I’ve signed on to a ‘Professors’ Letter’ regarding the Combatting Online Infringements and Counterfeits Bill (COICA), legislation about to be debated in the US Congress. This post is a brief explanation of my approach to this issue and why I signed the letter. You can read its full text here.
The first point is that I am concerned about the impact on the legislation on the regulation of the Internet. The approach proposed in the Bill is very different to that adopted in the US, or indeed in many other jurisdictions, and it’s not appropriate for this major leap to be made without proper scrutiny, if at all. The Bill would allow actions to be brought against ‘domain names’ (at least), including both registrars and registries, where a website is ‘dedicated to infringing activities’, i.e. alleged copyright and trademark violations. This is a complete change to the purpose and operation of the domain name system. If it wasn’t so serious, it would be amusing after years of the US government arguing against over-regulation and international control of ICANN. The method of doing this is messy too, as domain names are very frequently shared between multiple uses, meaning that one action would unavoidably prevent access to unrelated materials. We’ve already seen some actions against domain names in the US – and indeed, the practice is growing in the UK, even with quite informal approaches as in the Fitwatch issue highlighted this week. This legislation would take this and go many steps beyond, all at once.
Of course, as the letter points out, websites from around the world use registrars or registries in the US – particularly for generic top-level domains like .com. Although there is a limitation to situations where the site ‘conducts business directed’ to the US, we know well that the threshold for direction can be quite easy – and remind me of this the next time a legislature in the US passes a ‘Libel Terrorism’ statute. In practice, this statute will affect websites and service providers the world over, and so it’s important that a genuinely international response be heard. I often receive requests or circulars about amicus briefs, joint letters and so on, but while many are interesting, I’m reluctant to intervene in a situation of US law where I don’t know enough details and the influence of foreign scholars is meaningless or indeed counterproductive. This is my second point: a unilateral step of this nature will affect Internet activities far beyond the US. And so, the letter includes signatures from UK-based scholars, including Konstantinos Komaitis at Strathclyde, and other jurisdictions too, such as Kim Wetherall at Queensland and Cedric Manara at EDHEC in France.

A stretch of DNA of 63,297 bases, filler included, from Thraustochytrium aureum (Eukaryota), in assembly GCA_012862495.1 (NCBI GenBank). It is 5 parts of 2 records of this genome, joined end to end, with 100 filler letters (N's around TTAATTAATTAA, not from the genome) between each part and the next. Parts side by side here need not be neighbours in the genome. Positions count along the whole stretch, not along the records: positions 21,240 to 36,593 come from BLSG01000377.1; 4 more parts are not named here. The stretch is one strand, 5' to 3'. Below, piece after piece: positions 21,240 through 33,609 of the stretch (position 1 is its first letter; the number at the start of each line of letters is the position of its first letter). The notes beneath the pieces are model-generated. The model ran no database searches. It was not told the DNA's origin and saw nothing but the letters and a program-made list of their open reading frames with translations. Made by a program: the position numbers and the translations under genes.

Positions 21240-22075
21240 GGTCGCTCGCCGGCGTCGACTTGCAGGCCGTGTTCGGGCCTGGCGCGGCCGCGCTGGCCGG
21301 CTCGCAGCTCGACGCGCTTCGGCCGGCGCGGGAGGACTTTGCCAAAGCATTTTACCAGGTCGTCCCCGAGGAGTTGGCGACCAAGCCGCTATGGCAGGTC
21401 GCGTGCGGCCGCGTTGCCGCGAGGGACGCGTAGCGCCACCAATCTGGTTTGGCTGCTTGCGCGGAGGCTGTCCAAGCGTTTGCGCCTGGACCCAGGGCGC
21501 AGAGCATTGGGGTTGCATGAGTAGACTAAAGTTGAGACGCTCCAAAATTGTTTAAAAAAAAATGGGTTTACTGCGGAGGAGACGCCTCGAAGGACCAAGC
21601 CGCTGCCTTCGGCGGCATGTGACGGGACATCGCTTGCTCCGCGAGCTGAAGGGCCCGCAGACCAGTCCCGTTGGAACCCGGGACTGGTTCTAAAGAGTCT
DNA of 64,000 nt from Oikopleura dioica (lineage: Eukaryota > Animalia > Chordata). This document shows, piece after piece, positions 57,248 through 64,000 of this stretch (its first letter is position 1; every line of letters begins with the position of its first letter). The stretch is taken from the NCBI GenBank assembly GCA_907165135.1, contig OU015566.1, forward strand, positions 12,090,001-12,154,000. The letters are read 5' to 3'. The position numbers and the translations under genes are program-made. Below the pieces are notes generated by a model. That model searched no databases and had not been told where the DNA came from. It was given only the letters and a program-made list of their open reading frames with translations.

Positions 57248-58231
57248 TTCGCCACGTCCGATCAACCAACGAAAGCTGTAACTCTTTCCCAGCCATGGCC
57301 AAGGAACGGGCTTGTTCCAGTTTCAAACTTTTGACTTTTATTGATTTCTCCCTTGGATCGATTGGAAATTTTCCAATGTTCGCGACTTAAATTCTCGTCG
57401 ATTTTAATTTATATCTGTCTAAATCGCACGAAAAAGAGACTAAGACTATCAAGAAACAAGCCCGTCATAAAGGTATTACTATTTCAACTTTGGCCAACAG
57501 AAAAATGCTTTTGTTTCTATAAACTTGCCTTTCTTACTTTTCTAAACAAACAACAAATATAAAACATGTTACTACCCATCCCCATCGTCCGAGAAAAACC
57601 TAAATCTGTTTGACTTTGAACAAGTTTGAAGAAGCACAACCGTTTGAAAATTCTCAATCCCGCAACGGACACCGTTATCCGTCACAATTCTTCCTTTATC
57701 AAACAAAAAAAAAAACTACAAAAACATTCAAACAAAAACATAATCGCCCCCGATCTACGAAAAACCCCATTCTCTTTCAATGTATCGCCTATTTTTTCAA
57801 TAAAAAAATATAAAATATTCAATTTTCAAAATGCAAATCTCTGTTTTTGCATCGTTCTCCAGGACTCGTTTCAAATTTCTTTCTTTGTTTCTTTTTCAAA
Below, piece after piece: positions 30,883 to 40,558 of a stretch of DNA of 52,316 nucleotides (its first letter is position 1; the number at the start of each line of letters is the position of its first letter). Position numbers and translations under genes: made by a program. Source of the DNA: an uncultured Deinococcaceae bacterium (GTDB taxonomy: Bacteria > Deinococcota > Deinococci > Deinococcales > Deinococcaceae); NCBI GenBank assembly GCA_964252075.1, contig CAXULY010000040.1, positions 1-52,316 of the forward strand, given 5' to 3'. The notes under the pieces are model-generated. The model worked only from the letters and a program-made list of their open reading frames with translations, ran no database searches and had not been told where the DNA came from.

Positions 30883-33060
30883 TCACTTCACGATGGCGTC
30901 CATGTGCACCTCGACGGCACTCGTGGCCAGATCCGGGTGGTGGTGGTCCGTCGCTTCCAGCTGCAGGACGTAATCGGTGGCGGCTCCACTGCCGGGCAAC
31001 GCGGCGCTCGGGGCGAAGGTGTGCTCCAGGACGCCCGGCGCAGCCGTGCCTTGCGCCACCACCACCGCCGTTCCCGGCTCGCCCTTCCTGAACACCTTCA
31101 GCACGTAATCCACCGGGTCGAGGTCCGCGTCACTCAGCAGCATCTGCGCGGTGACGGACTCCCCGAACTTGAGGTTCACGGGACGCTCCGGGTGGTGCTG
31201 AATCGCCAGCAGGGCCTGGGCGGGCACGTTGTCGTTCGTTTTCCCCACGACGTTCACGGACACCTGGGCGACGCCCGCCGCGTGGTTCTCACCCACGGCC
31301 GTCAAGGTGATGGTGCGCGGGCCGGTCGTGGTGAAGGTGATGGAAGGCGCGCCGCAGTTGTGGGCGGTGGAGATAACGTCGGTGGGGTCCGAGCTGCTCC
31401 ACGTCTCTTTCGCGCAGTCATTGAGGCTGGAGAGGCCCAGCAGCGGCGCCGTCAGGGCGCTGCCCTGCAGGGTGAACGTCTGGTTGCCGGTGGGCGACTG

My final point is the quality of the argument and why this type of response is so desperately needed. The letter has been drafted by David Post, a professor at Temple University in Philadelphia, known to many readers as one of the first ‘cyberlaw’ scholars and – more recently – author of the fabulous In Search Of Jefferson’s Moose. There are situations where I would depart from Post’s published views on this question or that, and I tend to set a high bar before I put my name to a letter I support part but not all of, but in this case the letter sets out a straightforward, persuasive, well-researched, and very reasonable explanation as to the very serious problems with COICA, and I am just as concerned about the problem as he is. I hope that the letter will be taken seriously – it might not be obvious to some, but the range of views on Internet law covered by the signatories is very broad (i.e. it’s not ‘just’ a particular group of cyberlibertarians, far from it), and this issue deserves far more attention than it is getting.